A look at the two men in the photograph (my dad is the one sitting with his arm draped around my mums shoulder) highlights the difference between fashion and style again…fitted suit jackets, button down shirts, hanky in the pocket.  Perhaps only the hairstyles would date these two cats!  But in terms of what they are wearing?  I don’t think so.

At the time that each of these photographs were taken anyone with their finger on the pulse would have been able to look at my mother and determine a number of things about her; the music she was listening to, the people she was inspired by, the places she would go to on a Friday night and whether she was friend or foe.  People who paid no attention to style would have looked at her and thought she looked “smart”…although her skirts may have been a bit short for the more conservative and polite elements of Glasgow.

During adolescence what we all want is to be part of something.  To be accepted.  At the time we make a great deal of noise about wanting to be “ourselves” or to be “different” but the truth is very different.  What we really want is to be the same.  When we sometimes find ourselves incapable of being “the same” because of finance or acne then we turn to the other outsiders in order to create our own inside.  Goths, punks, Mods, rockers, skinheads…any number of youth subcultures are all just attempts to create a place where we feel like we belong.

What all of those groups have in common is that entry is determined by the clothes on your back…the look. This is brilliantly highlighted in Shane Meadows “This is England”.  When young Shaun stumbles across a gang of local skinheads in an underpass he is, at first, welcomed with warmth but as soon as the groups attention turn to his clothes he quickly feels ostracized.  The wrong trousers means he can’t really belong.  He doesn’t have “the look”.  When he does have the right trousers, shoes, shirt and haircut he is welcomed fully into the gang and finds the family he has been searching for.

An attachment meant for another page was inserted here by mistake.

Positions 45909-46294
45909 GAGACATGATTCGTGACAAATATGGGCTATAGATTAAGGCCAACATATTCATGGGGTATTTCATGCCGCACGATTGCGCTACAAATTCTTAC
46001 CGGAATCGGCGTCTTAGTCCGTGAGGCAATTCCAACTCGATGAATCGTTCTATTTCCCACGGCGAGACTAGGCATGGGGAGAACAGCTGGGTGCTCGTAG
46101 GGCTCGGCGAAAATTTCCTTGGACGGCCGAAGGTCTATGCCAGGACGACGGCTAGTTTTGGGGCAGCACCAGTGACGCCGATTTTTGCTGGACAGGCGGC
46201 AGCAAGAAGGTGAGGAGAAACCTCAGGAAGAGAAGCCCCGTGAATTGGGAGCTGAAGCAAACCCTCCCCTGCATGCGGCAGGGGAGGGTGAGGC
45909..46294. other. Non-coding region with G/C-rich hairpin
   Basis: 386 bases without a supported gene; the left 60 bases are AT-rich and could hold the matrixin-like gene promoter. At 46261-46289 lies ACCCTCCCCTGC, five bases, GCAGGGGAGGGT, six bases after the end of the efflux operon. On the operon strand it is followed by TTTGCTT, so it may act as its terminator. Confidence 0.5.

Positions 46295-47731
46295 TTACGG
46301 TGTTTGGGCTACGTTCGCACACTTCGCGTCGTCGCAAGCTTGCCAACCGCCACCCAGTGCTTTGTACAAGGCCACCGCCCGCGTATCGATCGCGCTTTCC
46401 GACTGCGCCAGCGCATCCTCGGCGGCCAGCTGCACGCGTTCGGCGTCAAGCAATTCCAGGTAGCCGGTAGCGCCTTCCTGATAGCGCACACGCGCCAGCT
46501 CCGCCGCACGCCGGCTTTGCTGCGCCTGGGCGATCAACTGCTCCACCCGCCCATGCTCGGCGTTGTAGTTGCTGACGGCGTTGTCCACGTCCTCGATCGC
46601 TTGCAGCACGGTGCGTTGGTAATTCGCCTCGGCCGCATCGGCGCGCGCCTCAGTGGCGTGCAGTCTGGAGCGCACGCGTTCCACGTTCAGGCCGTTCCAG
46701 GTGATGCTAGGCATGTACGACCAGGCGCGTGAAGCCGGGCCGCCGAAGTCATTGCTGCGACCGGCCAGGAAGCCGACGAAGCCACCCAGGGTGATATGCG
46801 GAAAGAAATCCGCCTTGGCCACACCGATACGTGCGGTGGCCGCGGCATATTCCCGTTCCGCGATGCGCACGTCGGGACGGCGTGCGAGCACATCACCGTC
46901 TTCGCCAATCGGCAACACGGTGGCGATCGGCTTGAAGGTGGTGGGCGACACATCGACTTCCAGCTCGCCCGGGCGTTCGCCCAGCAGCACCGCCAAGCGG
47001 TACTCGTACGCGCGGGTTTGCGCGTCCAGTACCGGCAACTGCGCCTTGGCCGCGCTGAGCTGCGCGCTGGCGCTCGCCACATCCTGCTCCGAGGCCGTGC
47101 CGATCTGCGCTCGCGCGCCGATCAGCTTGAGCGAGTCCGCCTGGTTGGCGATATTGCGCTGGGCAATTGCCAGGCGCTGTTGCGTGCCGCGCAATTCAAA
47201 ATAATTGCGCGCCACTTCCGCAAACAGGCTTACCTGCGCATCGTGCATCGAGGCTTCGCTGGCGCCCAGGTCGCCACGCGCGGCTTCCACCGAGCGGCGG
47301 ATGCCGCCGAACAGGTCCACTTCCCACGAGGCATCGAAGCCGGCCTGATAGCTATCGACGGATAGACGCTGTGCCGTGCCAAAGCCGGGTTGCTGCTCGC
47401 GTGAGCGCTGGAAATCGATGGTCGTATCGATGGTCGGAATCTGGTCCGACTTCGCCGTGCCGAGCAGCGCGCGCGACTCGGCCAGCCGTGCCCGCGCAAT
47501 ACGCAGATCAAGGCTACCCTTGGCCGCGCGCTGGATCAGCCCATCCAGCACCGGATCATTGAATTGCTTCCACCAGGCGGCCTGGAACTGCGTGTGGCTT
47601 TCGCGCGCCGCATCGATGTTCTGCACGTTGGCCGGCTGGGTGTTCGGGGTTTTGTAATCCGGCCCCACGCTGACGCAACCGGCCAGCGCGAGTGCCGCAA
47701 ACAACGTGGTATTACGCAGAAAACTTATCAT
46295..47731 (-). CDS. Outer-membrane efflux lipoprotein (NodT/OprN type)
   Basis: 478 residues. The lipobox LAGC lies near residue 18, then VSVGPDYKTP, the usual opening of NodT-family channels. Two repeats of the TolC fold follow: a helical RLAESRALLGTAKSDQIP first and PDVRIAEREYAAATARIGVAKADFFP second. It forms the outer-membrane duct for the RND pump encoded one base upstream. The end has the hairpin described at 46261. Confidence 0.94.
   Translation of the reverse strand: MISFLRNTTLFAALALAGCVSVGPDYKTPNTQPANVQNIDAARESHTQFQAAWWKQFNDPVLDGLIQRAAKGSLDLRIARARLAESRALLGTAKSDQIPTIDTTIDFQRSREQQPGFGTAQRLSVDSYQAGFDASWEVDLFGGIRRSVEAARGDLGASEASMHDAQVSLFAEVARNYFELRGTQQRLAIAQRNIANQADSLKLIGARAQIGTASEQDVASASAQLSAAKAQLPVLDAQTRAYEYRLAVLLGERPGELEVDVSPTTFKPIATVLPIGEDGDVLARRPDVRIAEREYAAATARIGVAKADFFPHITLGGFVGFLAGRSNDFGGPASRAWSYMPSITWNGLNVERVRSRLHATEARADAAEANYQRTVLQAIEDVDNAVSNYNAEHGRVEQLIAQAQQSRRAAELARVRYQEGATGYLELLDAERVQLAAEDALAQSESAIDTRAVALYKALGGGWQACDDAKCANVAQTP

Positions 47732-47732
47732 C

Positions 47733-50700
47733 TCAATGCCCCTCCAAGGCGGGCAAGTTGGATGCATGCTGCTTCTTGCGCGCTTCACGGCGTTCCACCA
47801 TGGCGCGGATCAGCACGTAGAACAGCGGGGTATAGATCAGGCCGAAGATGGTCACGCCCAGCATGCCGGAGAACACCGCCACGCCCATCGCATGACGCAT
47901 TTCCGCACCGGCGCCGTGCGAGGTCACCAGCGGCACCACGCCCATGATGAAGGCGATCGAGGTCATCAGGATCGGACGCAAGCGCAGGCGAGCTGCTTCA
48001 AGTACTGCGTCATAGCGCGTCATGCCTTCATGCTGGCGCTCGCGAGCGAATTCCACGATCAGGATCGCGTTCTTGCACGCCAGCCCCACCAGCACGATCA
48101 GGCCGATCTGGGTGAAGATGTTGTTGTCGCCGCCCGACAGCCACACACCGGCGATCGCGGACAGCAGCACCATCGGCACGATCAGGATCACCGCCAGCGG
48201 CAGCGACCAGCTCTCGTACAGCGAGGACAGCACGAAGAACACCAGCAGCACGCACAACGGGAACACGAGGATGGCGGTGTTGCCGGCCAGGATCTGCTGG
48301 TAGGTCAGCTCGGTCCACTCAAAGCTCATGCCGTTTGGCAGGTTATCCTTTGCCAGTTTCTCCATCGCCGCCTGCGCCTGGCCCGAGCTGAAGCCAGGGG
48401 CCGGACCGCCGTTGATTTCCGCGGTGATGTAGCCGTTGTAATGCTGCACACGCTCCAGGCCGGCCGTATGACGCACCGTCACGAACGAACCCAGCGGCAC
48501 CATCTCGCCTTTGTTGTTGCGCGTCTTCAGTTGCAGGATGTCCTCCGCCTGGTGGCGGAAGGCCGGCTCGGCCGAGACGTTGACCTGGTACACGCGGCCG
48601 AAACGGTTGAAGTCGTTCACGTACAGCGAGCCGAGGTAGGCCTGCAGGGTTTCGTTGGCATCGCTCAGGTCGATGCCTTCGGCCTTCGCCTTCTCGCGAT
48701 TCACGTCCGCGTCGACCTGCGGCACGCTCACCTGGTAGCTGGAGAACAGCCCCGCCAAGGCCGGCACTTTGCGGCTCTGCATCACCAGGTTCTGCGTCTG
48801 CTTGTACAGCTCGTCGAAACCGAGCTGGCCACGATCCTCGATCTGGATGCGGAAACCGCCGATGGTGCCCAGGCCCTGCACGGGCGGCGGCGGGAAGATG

The hope is that we grow out of that sense of outsiderdom and that friends, family, work and collecting stamps will become more important than what we wear.  The truth is though that, despite the best efforts of Stephen Gough, we all have (want to) wear clothes and we are very aware of the fact that people make judgements based on those clothes.  I also think that no matter how trivial or frivolous it appears to us and no matter how much we try to convince ourselves otherwise that the clothes we wear have a big impact on our perception of ourselves.  It’s more important than the six pack we crave or the size zero we want to be…those things are just different ways of looking good.  But looking good can be achieved  by having a good look…which is not dependent on a six pack or an impossibly narrow waist.

People who follow fashion waste an enormous amount of time and energy every day deciding what to wear (or even who to wear).  Wardrobes full of clothes that can only ever be worn once.  Clothes that in six months time will see you marked out as old fashioned.  Fashion always comes with a best before date.  Style never goes off…it’s permanent.

A look.

The look.

Your look.


One thought on “The Look